to ceramics courses:
I think it was more in
the 70s that there was a move in the colleges towards a more sculptural
approach and away from the functional aspect and craftsmanship of pottery.
There seemed to be a philosophical void in the colleges so that is why
I chose to take a different direction for my training.(Rob Barron)
Well its gone more towards
the art of course because at least if you are training to be an artist
you dont expect to earn a living at the end of it, unless you
are really talented or you are great at self-promotion. Why would you
be teaching people to throw stoneware mugs when its impossible
to earn a living? When it was possible to earn a living in the 80s,
it was bloody hard work to learn to repetition throw 100 mugs in a day.
It was bloody hard but at least you earned a living out of it. Its
still bloody hard but you cant make any money out of it so why
do it? Of course there are still a few survivors. Its a
compliment to the lecturers who keep the courses going (Les Macleman)
David Stuchberry who has taught
in a ceramics department for twenty-two years is optimistic about the
future of functional pottery:
Interestingly now there
are younger people coming through who absolutely recognise the significance
of the Leach tradition and that is where you are looking at a strong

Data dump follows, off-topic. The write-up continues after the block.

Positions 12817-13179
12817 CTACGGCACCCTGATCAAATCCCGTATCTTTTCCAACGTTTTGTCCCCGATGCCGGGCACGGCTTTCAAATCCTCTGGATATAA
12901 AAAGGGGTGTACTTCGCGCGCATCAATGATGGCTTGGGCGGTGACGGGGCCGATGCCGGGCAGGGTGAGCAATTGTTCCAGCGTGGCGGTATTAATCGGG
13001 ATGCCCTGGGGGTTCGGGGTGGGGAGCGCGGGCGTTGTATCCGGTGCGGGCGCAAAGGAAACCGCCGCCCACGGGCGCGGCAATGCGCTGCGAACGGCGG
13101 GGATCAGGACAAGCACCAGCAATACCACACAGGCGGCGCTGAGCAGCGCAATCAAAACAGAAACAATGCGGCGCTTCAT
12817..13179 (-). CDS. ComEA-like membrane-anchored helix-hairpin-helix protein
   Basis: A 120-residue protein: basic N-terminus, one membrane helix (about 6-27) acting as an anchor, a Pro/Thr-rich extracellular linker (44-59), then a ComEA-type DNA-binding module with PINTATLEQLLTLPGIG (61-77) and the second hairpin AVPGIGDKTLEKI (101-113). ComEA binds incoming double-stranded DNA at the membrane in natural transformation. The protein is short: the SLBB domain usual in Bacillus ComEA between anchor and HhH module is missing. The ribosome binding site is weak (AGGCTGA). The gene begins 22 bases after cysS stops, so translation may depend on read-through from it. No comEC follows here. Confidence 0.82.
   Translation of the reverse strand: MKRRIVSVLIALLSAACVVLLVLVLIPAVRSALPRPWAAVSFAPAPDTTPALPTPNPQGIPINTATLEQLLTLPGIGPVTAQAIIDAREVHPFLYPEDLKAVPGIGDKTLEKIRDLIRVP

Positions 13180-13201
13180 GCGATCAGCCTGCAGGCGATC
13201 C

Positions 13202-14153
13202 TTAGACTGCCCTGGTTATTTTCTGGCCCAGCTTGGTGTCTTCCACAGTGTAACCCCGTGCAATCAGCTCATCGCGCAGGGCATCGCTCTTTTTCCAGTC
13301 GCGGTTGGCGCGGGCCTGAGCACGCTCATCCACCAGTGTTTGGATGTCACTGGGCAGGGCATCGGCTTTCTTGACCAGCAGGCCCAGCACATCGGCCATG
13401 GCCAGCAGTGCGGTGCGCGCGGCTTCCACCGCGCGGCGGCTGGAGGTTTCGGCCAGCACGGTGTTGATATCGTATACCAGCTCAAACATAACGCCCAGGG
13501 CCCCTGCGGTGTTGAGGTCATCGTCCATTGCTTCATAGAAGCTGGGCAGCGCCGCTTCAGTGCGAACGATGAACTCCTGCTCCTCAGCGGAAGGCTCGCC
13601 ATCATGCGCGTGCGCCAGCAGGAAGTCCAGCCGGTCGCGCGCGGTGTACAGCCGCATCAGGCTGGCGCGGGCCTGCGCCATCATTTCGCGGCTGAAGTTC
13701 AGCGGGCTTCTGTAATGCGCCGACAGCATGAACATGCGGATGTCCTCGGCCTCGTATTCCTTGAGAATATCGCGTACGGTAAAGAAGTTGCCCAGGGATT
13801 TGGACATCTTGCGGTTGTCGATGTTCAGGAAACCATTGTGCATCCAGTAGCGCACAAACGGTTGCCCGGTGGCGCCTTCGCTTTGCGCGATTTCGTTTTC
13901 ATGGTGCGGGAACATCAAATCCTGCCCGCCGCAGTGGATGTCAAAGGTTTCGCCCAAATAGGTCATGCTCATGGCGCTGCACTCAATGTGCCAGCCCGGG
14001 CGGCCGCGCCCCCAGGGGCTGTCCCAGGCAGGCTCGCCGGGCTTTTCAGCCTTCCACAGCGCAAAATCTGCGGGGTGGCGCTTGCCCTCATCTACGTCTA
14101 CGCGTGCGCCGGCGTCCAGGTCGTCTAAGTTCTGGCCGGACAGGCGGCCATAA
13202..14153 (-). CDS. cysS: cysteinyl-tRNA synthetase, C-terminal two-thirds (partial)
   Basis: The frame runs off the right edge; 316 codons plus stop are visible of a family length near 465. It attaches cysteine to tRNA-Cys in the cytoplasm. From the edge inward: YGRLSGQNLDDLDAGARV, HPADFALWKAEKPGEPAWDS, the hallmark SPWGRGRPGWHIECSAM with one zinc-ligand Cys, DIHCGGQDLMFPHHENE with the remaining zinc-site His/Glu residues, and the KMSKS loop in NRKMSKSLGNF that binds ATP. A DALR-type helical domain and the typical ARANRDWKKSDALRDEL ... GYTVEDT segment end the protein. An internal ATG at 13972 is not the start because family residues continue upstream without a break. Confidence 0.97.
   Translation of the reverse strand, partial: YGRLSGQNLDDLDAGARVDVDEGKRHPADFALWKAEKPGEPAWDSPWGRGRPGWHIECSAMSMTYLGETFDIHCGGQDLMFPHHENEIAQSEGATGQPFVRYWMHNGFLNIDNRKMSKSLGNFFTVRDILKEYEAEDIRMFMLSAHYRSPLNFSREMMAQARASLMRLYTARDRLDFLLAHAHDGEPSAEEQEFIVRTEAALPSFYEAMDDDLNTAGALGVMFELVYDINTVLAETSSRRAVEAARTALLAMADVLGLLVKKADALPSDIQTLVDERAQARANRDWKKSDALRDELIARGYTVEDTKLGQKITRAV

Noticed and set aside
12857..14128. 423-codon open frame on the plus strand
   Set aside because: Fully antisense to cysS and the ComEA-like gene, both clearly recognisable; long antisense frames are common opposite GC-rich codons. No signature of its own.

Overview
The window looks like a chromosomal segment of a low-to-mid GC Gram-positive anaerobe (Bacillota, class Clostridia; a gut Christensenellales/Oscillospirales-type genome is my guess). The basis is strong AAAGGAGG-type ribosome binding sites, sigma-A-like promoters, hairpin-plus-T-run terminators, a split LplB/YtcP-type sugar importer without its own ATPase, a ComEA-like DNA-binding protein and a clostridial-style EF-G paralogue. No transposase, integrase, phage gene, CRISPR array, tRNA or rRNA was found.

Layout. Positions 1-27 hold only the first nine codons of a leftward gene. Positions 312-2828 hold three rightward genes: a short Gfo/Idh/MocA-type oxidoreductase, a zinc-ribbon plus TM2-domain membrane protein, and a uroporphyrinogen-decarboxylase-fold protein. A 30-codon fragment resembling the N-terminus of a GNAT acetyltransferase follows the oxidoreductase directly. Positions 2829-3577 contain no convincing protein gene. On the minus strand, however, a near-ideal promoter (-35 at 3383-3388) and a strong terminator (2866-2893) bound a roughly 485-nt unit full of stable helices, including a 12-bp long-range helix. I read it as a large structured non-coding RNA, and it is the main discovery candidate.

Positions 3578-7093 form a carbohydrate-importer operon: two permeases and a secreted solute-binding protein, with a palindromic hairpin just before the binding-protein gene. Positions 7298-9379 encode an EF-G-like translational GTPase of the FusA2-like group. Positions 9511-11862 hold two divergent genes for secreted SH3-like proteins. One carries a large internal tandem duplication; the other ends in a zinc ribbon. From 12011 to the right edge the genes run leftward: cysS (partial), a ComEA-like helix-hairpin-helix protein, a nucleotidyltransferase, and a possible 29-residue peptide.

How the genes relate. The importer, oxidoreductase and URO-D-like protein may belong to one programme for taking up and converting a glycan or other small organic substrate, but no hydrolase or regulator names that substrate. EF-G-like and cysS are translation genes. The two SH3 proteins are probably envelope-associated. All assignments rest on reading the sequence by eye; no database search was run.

skill base. And a good understanding of the processes and the raw materials,
of the firing of wares, and ending up with some of the philosophies
that Michael Cardew had. The heart and soul of ware. It runs much deeper
than something that is flashy and Las Vegas. And people are recognising
Cardews Work with
the Indigenous Peoples of Africa and Australia
The potters with whom I spoke generally knew very little of this aspect
of Cardews career. David Stuchberry had heard Cardew speak about
this work on one of his visits to Australia. There was a general belief
amongst the interviewees that it was a difficult task introducing the
Australian aborigines to ceramics because they had no prior pottery tradition.
However, as I have written elsewhere in this paper, Cardews and
McMeekins influences in the Northern territory have continued on
with a viable industry in the Tiwi Islands, today being promoted widely
over the internet.
Cardews Main Influence
First, Cardews impact on Australia came about through his role along